3. Measure Conversions

With all the hype around experiential marketing, brands need to know how these campaigns measure up to more traditional ones. After all, experiential is all about reaching consumers in a way that’s unique, building connections, and creating brand advocates.

As such, a clear call to action is vital—whether that’s driving traffic to the brand website, encouraging people to purchase the product after the experience, or something else altogether. The goal is to drive conversions, which are easily measurable through metrics like the number of people who complete a desired action or conversion rate (such as signing up for a newsletter, buying a product, or visiting another page on the website).

In addition to hard-hitting KPIs such as these, it’s important to track more softer results like consumer sentiment and how they feel about your brand after the activation. You can do this with simple tools, like tracking how many freebies you give away at a booth and recording their names or business cards, or with more advanced technology, such as facial recognition software at live events that allows marketers to monitor participants’ reactions.

This type of technology can provide more insight into consumer engagement, helping marketers understand what worked and what didn’t at their specific event or activation. It also lets them see the bigger picture and gain insights for future experiential efforts.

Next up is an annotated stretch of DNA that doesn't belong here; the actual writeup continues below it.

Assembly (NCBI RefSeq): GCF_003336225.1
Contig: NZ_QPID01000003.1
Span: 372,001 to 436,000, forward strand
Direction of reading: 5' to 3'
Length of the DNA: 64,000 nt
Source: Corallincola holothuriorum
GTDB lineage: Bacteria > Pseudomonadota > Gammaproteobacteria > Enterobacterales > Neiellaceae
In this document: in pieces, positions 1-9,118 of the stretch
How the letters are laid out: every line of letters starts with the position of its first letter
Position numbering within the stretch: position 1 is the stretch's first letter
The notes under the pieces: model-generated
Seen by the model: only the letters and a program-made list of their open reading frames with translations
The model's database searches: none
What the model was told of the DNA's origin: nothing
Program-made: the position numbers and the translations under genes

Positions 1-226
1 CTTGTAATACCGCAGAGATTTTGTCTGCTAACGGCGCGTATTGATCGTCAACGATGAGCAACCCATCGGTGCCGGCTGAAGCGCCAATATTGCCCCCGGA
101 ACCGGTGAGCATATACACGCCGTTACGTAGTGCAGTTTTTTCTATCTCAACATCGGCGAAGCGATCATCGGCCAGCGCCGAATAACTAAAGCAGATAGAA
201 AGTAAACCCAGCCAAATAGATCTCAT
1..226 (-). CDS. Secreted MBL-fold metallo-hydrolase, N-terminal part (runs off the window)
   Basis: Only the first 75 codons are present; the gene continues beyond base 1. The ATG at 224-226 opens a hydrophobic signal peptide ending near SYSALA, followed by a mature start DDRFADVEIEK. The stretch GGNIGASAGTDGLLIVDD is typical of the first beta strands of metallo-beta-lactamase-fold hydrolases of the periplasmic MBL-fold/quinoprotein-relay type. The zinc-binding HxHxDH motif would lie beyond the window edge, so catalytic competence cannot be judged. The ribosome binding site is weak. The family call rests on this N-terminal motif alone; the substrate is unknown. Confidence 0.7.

4. Measure Attribution

In the world of marketing, attribution is what makes the difference between a measurable KPI and an intangible concept like brand affinity. Experiential marketing offers marketers a unique opportunity to collect first-party data from customers and make that data useful for future campaigns by pairing it with the right digital analytics tools.

The best experiential marketing experiences are built around the personal. This can take many forms, from custom invites and thoughtful swag to immersive physical and virtual experiences that make participants feel like they’re the star of the show. Marketers love new customer data and insights, and experiential marketing gives brands a way to gather both while making the audience feel valued at the same time.

Attribution is where reach and impact come together to generate a monetary value that can be translated into current or future sales with CRM systems. However, figuring out the true value of an experiential campaign is more complicated than simply measuring conversions. Using a first-interaction or last-interaction attribution model, which assigns credit to the initial interaction with the brand (such as signing up for an event or talking to a rep at a conference), is often not accurate in predicting future purchase behavior.

A better way to measure the value of an experiential campaign is to look at the total effect it has on current or future sales, and then compare that against the amount spent on the program. This approach is more realistic, and is the focus of our free download: REAL WORLD IMPACT: A Guide To Measuring Experiential Marketing Campaigns In The Real World.

Devin Haney
Hi there! This is Devin Haney. I am a Freelancer. I love to Blogging. I would love to connect with everyone here. On relaxing Sunday afternoon you will find me.